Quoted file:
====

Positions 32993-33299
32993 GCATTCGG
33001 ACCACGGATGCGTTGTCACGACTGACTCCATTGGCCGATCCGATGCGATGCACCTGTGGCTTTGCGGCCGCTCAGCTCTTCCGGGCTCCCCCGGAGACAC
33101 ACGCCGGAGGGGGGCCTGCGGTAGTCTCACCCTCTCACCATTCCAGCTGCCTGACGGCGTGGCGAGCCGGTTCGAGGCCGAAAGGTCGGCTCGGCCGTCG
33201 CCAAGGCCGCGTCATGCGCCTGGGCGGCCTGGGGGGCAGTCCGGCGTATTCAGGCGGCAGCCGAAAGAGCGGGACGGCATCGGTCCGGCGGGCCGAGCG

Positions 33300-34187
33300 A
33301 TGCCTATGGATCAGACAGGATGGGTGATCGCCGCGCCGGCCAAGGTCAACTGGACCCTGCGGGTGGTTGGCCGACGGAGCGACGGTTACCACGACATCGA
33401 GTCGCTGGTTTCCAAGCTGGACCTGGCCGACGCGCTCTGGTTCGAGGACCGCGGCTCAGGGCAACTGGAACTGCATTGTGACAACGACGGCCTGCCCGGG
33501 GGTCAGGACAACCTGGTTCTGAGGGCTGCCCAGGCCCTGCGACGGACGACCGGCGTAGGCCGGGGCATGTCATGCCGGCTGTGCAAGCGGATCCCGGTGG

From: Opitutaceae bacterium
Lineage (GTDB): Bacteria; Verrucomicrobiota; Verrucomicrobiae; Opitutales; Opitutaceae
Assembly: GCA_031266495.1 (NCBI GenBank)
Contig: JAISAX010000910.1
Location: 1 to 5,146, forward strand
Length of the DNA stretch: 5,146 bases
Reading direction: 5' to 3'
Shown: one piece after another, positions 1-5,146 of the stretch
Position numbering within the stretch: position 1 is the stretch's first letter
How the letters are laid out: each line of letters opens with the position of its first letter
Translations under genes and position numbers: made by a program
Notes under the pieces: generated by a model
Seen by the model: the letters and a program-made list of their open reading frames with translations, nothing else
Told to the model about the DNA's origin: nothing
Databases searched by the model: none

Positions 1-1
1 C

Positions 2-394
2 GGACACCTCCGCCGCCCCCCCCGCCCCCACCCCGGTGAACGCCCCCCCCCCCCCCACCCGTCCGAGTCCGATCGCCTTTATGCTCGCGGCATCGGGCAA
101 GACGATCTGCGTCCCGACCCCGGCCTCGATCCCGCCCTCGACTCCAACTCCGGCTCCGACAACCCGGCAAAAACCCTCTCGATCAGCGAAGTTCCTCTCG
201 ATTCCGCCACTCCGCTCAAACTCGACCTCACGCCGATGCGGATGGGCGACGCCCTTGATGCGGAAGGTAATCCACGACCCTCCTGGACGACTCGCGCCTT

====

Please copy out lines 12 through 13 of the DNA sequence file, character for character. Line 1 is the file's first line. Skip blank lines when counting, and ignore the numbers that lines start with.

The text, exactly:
Lineage (GTDB): Bacteria; Verrucomicrobiota; Verrucomicrobiae; Opitutales; Opitutaceae
Assembly: GCA_031266495.1 (NCBI GenBank)